Changes in the oribatid mite community structure associated with the succession from heather (Calluna vulgaris) moorland to birch (Betula pubescens) woodland
Osler, Graham H. R.; Cole, Lisa; Keith, Aidan M.. 2006 Changes in the oribatid mite community structure associated with the succession from heather (Calluna vulgaris) moorland to birch (Betula pubescens) woodland. Pedobiologia, 50 (4). 323-330. 10.1016/j.pedobi.2006.05.001Full text not available from this repository.
Factors determining the total and relative abundance of oribatid mite communities have been well described. In contrast, the factors that determine species composition and species richness of this fauna are far less understood. We tested the hypothesis that oribatid species richness would increase in the secondary succession from heather moorland to birch woodland. This secondary succession is associated with a change in humus form from mor to mull and a complete change in the composition of the understorey vegetation. However, in contrast to most studies of the response of oribatid mites to secondary succession, the invasion of birch can occur without large-scale physical disturbance of the moorland. Our study examined oribatid communities in three replicates of heather moorland, 49- and 58-year-old birch stands at two sites in the Scottish uplands. There was a clear increase in population density and species richness of the oribatids per unit area, and a change in relative abundance of the species, in the birch compared with the heather moorland. However, multivariate analyses indicated that only a few species contributed to the separation of samples based upon changes in relative abundance. Overall, just two and four more oribatid species were found in the oldest birch compared with the heather moorland at the two sites. Some of these species have been found in heather moorland elsewhere in the United Kingdom. Consequently, our results suggest that many oribatid species are able to persist in two distinctly different habitats in this area. Further, a gradual onset of secondary succession arising from tree invasion, as opposed to, for example, the cessation of agriculture or tree harvesting, may not lead to an overall increase in oribatid species richness in this environment. Our results support synecology studies conducted in Europe that indicate that many oribatid species are able to persist in a wide range of humus forms and vegetation types.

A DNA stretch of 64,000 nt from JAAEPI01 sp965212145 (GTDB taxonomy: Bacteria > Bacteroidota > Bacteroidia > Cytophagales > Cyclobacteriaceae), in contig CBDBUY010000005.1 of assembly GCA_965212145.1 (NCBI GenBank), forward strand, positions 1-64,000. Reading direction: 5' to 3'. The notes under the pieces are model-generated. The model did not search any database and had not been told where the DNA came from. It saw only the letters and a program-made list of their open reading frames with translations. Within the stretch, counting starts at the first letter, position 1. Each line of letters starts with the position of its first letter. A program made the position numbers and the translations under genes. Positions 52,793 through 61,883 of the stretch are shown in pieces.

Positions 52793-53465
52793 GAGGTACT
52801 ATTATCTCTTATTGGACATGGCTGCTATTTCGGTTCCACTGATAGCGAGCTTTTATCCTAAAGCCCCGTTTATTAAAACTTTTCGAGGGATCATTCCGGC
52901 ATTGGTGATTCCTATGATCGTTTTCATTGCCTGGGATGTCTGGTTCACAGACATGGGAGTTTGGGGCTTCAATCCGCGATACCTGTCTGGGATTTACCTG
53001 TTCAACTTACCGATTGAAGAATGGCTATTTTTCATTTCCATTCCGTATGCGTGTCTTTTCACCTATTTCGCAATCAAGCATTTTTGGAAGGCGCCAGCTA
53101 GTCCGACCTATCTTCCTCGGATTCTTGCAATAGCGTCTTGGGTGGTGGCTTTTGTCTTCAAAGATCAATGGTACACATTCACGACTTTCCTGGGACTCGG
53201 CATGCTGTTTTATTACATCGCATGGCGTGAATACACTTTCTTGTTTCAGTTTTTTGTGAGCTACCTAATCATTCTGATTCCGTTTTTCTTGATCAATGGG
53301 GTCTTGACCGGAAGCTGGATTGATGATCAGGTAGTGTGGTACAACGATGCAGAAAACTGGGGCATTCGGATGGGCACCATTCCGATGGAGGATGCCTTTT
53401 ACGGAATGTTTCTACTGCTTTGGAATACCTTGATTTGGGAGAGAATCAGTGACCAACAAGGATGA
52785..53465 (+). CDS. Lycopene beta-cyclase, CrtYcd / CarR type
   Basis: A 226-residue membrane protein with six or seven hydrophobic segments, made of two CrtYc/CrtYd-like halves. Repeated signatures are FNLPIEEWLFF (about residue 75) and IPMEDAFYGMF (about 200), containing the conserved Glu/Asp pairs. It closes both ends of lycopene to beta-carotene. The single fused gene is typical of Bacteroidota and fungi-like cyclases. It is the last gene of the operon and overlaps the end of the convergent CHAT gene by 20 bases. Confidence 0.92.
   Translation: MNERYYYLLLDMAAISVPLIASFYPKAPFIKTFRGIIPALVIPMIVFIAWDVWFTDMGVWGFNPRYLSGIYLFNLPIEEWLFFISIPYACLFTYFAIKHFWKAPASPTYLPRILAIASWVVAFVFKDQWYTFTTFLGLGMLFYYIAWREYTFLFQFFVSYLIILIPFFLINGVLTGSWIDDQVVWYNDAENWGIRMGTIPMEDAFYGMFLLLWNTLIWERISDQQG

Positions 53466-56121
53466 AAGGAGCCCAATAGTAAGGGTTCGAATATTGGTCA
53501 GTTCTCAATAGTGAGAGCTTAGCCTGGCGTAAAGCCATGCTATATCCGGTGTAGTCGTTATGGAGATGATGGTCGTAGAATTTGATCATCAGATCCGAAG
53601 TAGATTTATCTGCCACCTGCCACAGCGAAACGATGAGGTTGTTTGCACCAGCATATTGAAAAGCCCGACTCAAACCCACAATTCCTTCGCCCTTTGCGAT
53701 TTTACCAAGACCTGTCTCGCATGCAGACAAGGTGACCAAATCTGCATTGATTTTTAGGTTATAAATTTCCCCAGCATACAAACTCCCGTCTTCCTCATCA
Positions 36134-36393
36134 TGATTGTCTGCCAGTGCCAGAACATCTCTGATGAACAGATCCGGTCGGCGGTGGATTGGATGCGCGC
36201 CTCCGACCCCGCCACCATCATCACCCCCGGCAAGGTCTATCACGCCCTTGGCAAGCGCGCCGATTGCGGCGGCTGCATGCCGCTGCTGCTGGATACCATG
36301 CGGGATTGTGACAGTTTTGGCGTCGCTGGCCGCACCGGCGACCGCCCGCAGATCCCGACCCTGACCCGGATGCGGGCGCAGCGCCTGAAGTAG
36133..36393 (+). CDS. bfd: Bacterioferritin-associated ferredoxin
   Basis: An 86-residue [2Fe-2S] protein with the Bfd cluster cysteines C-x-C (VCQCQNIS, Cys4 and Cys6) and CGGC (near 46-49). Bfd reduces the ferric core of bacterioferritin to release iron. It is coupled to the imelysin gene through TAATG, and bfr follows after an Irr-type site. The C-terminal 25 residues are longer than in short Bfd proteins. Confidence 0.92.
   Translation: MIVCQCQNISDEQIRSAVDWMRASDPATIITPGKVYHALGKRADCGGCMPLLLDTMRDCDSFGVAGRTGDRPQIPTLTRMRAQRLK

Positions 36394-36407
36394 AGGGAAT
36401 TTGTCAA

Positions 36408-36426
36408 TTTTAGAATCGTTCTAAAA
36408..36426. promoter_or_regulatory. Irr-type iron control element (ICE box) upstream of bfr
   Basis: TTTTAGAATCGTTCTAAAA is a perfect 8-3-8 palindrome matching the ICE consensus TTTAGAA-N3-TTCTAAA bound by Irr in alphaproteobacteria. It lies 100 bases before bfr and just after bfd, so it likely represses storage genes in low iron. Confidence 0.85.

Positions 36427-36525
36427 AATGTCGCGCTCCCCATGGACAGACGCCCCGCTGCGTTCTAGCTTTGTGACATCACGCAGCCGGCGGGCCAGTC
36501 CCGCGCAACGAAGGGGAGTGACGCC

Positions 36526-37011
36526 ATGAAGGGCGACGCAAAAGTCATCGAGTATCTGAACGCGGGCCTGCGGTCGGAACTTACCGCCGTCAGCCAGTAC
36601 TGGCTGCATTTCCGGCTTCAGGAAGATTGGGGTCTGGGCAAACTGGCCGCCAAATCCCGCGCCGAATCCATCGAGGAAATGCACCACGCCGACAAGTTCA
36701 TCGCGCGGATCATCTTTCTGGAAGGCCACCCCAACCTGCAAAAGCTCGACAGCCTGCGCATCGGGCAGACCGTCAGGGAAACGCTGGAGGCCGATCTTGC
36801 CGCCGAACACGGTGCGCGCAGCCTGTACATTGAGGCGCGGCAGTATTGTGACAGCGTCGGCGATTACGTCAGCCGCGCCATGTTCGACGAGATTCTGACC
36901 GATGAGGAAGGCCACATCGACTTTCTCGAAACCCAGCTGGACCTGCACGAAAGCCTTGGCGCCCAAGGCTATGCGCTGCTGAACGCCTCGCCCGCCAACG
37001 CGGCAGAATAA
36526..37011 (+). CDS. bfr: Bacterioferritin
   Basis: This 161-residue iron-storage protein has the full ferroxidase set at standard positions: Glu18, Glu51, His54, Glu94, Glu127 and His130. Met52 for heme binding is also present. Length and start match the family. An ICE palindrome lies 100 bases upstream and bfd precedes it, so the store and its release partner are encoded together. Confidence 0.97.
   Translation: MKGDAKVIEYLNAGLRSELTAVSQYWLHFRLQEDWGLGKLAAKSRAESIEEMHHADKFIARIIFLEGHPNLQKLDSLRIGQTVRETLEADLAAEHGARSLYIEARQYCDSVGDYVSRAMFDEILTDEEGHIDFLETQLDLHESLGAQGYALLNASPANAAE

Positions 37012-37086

|Programmes:||CEH Programmes pre-2009 publications > Biodiversity|
|CEH Sections:||_ Ecosystem Dynamics|
|Format Availability:||Electronic, Print|
|Additional Keywords:||Secondary succession, Oribatid mites, Species richness|
|NORA Subject Terms:||Ecology and Environment|
|Date made live:||28 Jun 2007 09:15|
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